I'm finding out, through reading posts here, that there is a method to the madness when it comes to the digital darkroom.
In reading the sharpening post I see that most prefer to sharpen as the last step which got me to thinking...
What are the correct/accepted work flow steps for RAW images?
If this has been beat to death before then a link to a good thread perhaps?
#1. "RE: Workflow" | In response to Reply # 0Fri 16-Apr-10 11:04 AM
I think your question relating to workflow can be read in two different ways. Do you mean workflow in case of a single image: in what order should white balance, levels, saturation, sharpening, cropping, ect. be applied? Or do you mean an overall workflow for a big bunch of images: how to import them into a cataloguing program and how to extract the images to an external editor?
As to sharpening, an ideal workflow involves sharpening in three separate phases: capture sharpening to compensate for the demosaicing (creation of one multi-color pixel from three or four single-color subpixels), effect sharpening (sharpening points of interest and possibly blurring the rest), and output sharpening (compensating for image degradation due to rescaling).
#2. "RE: Workflow" | In response to Reply # 1TerryMc Nikonian since 25th Oct 2008Fri 16-Apr-10 11:50 AM
>I think your question relating to workflow can be read in two
>different ways. Do you mean workflow in case of a single
>image: in what order should white balance, levels, saturation,
>sharpening, cropping, ect. be applied? Or do you mean an
>overall workflow for a big bunch of images: how to import them
>into a cataloguing program and how to extract the images to an
Should have been more specific, sorry. This has to do with post processing on a single image and, as you stated, what order should thinks like , WB, cropping etc should be applied.
#3. "RE: Workflow" | In response to Reply # 2Mon 19-Apr-10 04:34 AM
Sorry I couldn’t reply earlier, I was travelling most of the weekend.
For me, the first step is deciding what the theme, mood or message of the picture is. The attached picture was actually taken by my wife but I do the postprocessing for her. The scenery was magnificent but there was quite a bit of mist or haze. The picture is from Big Sur coast, and it was an eerie feeling for Finnish tourists like us to stand at a spot from which you take a straight line and sail to China, Japan or whatever. In southern Finland, there aren’t too many places where you can stand on the continent and see the horizon, because it is usually blocked from view by the archipelago. So let’s call the theme “vastness”.
The next thing is to decide how the various parts of the image contribute to that them, mood or message. To convey the message of vastness in front-to-back direction, the foreground needs to be have more contrast, saturation and sharpness than the background. To convey the message of vastness in left-to-right direction, I wanted to accentuate the flow of mist from the ocean over the coastline. It was self-evident that the rock near the center should serve as the focal point.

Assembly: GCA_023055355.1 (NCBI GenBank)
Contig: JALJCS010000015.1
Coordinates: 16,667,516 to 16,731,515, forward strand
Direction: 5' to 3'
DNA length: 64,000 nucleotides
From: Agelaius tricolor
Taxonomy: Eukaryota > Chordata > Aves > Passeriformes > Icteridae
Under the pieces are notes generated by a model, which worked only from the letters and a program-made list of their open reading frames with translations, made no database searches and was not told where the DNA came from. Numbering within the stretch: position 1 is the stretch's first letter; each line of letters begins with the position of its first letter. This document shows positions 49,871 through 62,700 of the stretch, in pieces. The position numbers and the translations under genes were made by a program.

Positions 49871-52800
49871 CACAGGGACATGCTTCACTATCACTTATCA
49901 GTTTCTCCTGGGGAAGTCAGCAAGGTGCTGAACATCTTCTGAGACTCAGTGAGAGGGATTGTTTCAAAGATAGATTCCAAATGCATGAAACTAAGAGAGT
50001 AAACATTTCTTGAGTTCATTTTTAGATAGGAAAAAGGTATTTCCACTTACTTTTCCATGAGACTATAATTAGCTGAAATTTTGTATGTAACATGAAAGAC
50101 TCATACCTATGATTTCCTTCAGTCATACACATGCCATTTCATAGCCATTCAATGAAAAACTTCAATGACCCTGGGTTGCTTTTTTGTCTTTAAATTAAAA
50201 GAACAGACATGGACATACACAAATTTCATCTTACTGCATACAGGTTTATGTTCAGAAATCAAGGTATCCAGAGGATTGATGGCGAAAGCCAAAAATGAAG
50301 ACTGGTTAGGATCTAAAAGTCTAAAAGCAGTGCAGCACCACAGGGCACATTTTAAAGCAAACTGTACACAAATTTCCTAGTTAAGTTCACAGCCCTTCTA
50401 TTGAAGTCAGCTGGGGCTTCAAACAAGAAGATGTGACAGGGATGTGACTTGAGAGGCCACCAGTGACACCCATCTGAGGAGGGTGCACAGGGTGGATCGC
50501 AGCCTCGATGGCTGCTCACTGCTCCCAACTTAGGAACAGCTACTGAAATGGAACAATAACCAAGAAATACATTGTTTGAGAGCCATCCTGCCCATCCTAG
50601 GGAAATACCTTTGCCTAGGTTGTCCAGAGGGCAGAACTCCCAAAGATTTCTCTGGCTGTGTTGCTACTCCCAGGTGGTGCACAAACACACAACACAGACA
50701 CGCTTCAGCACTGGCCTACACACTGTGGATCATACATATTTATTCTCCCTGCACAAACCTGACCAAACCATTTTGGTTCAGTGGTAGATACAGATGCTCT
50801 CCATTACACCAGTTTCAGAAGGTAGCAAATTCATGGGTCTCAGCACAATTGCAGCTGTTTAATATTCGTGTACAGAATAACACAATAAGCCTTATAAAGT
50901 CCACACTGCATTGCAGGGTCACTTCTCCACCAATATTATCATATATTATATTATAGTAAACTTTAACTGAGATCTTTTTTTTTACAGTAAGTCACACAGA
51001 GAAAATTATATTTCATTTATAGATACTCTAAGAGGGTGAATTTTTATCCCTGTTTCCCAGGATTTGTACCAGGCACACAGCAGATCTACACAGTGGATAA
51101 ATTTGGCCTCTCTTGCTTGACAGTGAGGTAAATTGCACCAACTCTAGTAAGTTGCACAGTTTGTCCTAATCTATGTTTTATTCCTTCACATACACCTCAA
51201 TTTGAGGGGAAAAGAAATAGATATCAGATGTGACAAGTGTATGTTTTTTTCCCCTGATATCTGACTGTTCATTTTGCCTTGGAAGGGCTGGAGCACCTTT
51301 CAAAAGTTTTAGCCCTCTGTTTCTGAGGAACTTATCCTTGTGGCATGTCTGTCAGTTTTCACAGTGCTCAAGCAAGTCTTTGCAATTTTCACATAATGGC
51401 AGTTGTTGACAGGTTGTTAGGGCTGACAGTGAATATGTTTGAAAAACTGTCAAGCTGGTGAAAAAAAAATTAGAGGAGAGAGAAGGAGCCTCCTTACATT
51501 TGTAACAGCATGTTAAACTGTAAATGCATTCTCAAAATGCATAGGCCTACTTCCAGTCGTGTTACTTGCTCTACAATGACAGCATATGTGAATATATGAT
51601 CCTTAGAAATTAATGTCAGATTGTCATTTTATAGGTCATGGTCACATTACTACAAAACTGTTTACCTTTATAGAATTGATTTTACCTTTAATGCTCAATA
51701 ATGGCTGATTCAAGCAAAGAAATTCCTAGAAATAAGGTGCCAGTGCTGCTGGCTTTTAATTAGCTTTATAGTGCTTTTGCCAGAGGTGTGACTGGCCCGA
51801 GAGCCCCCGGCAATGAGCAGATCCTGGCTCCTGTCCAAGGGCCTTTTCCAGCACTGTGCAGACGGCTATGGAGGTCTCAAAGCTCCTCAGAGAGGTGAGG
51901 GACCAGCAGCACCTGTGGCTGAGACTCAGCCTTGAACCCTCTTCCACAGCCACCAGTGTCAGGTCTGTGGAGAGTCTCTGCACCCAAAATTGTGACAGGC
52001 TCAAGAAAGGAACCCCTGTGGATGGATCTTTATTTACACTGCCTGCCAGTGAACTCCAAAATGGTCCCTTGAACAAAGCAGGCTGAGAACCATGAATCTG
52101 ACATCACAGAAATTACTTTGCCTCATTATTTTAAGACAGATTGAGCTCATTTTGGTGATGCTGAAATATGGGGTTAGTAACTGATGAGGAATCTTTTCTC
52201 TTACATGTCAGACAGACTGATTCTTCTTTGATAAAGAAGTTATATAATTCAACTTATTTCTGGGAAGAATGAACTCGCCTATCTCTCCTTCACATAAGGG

If the picture had any elements that will always be cropped out, it would be best to crop first, to prevent the cropped portions from influencing the histograms. Likewise, straightening needs to be done early, before setting any color control points, because the control points don’t relocate when you straighten the picture.
With Capture NX2, I think it is best to start with white balance and overall tonality (levels, black & white points), saturation and contrast. In pictures like this, I like to set the overall tonality for picture portions that need the least amount of boosting.
After the overall tonality, let’s do the regional fixes via gradients. In the Big Sur picture, I did two contrast and saturation boosts, one above the horizon and one below it, such that the region near the horizon, which is farthest away from the viewer is least affected. The next thing is local fixes via color control points. I generally increased contrast and saturation for elements near the viewer, but for the mist arising from the ocean, I did the opposite.
The last thing is usually sharpening. I used a moderate amount of USM for the overall picture, some high-pass sharpening for the edges near the viewer and a more aggressive high-pass, plus additional contrast enhancement, for the sharp rock which is the focal point.
By the way, we were told by a local that the pink floating stuff is not pollution but shell bits from crustaceans, which is why the overall saturation boost for the ocean was acceptable. Had the pink stuff been pollution, I would have restricted the saturation to the blue channel.
Attachment#1 (jpg file)
Attachment#2 (jpg file)
#5. "RE: Workflow" | In response to Reply # 4tomhob Registered since 10th Jan 2009Mon 19-Apr-10 08:34 PM
I am not a pro, so don't take my advice seriously; but, when I'm in Capture NX2 with a normal batch of photos, while still in RAW, I used the "Adjust" menu to check my shots.
I start with "Light" (Sometimes checking the effects of auto color and D-Lighting, which sometimes helps and sometimes not
Second I go to "Color" and try some of those adjustments for effect.
Next I go to "Control" and click on auto distortion control.
Last I go to "Focus" for "Unsharp Mask" and I only use this at 100& magnification. And usually end up using a little adjustment on the 'Threshold' to tone down the noise after I've used intensity and radius. Then I look at it in 50% magnification for how it might look when I print it.
Typically, I only end up using the "Control" for auto distortion and some minor tweaking in "Focus" unsharp mask.
The :Adjust" menu is my definition of NX2 for Dummies.
But, there is no image flow that will turn a bad shot into a great shot.
If I have a really great shot that I want to be extremely careful with, then I use Jason Odell's "Photographers Guide to Capture NX2."